San Francisco Ballet’s The Nutcracker

We just finished watching San Francisco Ballet’s The Nutcracker and now I wish I hadn’t given up ballet as a “plump”, balance-challenged 10-year-old.

As a disclaimer, I have to say that I’ve only ever seen one ballet before. That was Les Miserables at the Sydney Opera House. Except I’d woken up at 3AM that day to fit in a long run before work so by the time we sat down at the Opera House I could hardly keep my eyes open.
I’m calling this my first proper trip to the ballet then. If you’re up for the experience I’d definitely recommend going at Christmas time and seeing The Nutcracker. I’m not going to lie, apart from the traffic getting to the theatre, it all felt a little Victorian England to me.
Getting dressed up (for once), snapping my eye shadow brush mid-application so I ended up looking like I’d gifted myself a black eye, strolling through the freezing city streets, gazing at Christmas trees, mistaking protesters outside City Hall for carolers.
That’s all normal Victorian England Christmas stuff, right?
Anyway, San Francisco’s War Memorial Opera House is no Sydney Opera House but it’s none too shabby either. It first opened to the public in October of 1932 and it hosted the American premiere of The Nutcracker just two years later.
I’m showing my age a little here, but I adored all the little kids their with parents and grandparents, dressed in tutus, sequinned dresses and shoes, bow ties and suspenders. Even if one decided the right time to impersonate a mosquito was in the middle of the second act.
We sat next to a couple who were dressed to the nines. I’m talking full ball gown and suit. More power to them – if you’re going to do it you might as well go all out right?
As for the actual ballet, I wish I could be as eloquent with my words as they are with their feet, sets and music. The costumes floated and spun along with their dancers, and with every leap or pirouette, I felt sorry for the poor feet taking the hit.
When it started snowing so hard you could only see the stage where the dancers’ feet had cleared it, it was beautiful. There’s never a shortage of something to grab your attention – the set designers made sure of that.

And now that it’s time for bed, hopefully I’ll be dreaming of Sugar Plum Fairies.

19 thoughts on “San Francisco Ballet’s The Nutcracker

  1. Oh wow. I am not a ballet fan but I am a fan of going and viewing new things. This is one Christmas memory you could not get in Australia. It sounded (and looked) amazing from your description. Very special indeed! Thanks for linking up and supporting #lifethisweek and this old blogger friend!! Denyse xx

  2. I love the ballet – the last one I saw was Sleeping Beauty and it was magic. Growing up in London, my mum used to take me all the time, I'm a much better spectator than I am dancer! There's something really magical about watching a ballet, isn't there? I love that everyone gets dressed up too, it all adds to the sense of occasion.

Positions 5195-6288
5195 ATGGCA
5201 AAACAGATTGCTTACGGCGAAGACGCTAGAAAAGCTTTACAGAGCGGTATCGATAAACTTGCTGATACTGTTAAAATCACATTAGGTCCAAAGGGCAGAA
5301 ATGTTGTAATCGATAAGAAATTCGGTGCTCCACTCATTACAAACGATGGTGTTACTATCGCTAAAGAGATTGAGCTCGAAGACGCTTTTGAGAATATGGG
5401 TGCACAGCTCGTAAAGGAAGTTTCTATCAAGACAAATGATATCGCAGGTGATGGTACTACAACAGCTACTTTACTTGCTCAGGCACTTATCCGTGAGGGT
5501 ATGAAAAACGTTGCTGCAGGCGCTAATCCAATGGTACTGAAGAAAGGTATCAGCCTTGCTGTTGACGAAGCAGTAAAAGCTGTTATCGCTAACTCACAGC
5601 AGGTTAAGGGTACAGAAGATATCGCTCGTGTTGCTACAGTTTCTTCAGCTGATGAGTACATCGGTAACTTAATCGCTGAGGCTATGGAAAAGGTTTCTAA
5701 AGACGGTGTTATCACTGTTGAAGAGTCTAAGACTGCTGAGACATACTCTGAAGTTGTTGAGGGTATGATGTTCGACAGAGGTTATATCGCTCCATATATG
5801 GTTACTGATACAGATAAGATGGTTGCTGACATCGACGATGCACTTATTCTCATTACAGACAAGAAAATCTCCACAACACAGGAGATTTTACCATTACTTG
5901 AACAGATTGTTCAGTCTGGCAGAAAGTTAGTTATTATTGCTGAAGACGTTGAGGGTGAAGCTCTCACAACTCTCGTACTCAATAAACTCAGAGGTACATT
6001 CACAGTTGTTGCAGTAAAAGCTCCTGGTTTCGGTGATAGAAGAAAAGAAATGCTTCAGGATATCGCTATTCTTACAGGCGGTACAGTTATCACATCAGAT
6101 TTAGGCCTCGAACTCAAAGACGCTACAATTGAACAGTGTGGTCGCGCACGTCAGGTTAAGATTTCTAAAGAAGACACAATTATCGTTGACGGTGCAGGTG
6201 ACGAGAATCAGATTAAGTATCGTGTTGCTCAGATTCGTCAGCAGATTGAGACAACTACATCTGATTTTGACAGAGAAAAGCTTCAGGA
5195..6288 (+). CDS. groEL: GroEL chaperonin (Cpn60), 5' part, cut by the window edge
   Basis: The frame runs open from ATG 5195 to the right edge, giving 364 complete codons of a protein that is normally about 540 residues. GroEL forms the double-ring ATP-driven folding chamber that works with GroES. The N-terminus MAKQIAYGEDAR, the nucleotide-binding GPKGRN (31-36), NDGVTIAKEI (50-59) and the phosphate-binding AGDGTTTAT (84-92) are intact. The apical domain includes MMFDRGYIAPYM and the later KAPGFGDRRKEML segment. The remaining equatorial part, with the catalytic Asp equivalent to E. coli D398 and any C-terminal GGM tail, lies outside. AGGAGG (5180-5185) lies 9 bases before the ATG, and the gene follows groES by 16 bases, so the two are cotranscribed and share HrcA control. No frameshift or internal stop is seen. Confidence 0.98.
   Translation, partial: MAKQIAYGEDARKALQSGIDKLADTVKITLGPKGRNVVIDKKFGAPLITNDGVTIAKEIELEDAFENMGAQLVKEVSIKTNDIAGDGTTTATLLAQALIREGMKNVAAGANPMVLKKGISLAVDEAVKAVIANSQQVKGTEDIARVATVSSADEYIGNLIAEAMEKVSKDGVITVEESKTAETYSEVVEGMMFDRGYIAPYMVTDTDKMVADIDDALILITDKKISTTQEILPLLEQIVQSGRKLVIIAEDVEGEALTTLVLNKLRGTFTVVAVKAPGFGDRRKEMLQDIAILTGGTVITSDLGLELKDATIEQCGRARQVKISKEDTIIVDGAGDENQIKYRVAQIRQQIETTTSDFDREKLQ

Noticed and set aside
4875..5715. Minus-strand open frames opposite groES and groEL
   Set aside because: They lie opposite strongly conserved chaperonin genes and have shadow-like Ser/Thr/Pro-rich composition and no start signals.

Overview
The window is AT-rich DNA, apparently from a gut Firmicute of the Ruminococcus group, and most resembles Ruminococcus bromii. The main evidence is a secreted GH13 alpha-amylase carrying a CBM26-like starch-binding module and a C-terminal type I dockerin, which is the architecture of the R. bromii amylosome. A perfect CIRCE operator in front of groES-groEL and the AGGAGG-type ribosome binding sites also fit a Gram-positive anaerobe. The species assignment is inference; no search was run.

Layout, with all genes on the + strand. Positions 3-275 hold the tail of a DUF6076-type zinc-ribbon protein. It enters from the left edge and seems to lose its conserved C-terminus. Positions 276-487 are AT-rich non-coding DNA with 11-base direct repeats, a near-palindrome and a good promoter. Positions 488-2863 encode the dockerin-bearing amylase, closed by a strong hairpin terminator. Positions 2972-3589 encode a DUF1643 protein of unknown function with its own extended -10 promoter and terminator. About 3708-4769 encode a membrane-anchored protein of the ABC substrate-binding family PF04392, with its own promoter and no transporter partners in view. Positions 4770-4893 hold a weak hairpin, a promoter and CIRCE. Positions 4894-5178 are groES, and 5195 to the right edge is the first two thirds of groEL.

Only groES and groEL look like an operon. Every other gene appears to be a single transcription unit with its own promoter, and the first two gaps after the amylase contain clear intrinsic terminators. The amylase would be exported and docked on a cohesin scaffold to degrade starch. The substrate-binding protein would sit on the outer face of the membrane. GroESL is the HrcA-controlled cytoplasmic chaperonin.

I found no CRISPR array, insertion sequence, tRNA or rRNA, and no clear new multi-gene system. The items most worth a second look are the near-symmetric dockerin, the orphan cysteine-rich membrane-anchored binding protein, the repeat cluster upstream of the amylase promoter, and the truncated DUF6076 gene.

3. It's beautiful to watch, but I can see how it's for some people but not for others. I've been thinking about seeing this ballet since I moved to London but never got around to it, so it's great to finally tick it off the list, so to speak.
    Love your link up, thanks for having me Denyse! xx

  4. Ooh that sounds beautiful. London's so great for the theatre and culture! I never went as a kid and I suspect I probably wouldn't have sat still for that whole time as a child anyway. But I love how they make everything seem so effortless and easy. Almost as if it's natural that every human could dance like that…

  5. Oh what a special thing. My niece and SIL are very much into ballet and my niece danced from the time she was 2. (And did some ballet full time instead of high school.) I've seen The Nutcracker a few times, but I know they went somewhere on a visit to the US at Christmas to see it and continue to adore it.

  6. I can confirm that's definitely normal Victorian England Christmas stuff 😉

    I did actually go and see the Nutcracker in London (either Covent Garden or the Barbican, embarrassingly I forget which) and it was gorgeous. It's the quintessential Christmas activity if you ask me. Ballet dancers blow my mind, I don't know how someone does that with their body!

  7. The nut cracker is one of my all time favorites. I remember about 20 years ago I was sitting on the floor of my living room cradling a sick child and this masterpiece came on on the tv. I was hooked. And my sick boy even calmed down a bit. Well, ever since then I play the nutcracker every Christmas and drive everyone in the house mad!

  8. The Nutcracker is always a festive favourite in our household. The San Francisco opera looks beautiful. I also wish I hadn’t given up ballet, but no doubt the ballet world breathed a sigh of relief when I did! Thanks for linking up with #CulturedKids

  9. What a beautiful Opera House. I remember taking my then tiny 5 year old to see the Nutcracker at the Opera House in Copenhagen. Half way through she said “I have no idea what’s going on but I LOVE it” still makes me laugh! Thanks so much for joining in with #CulturedKids 🙂

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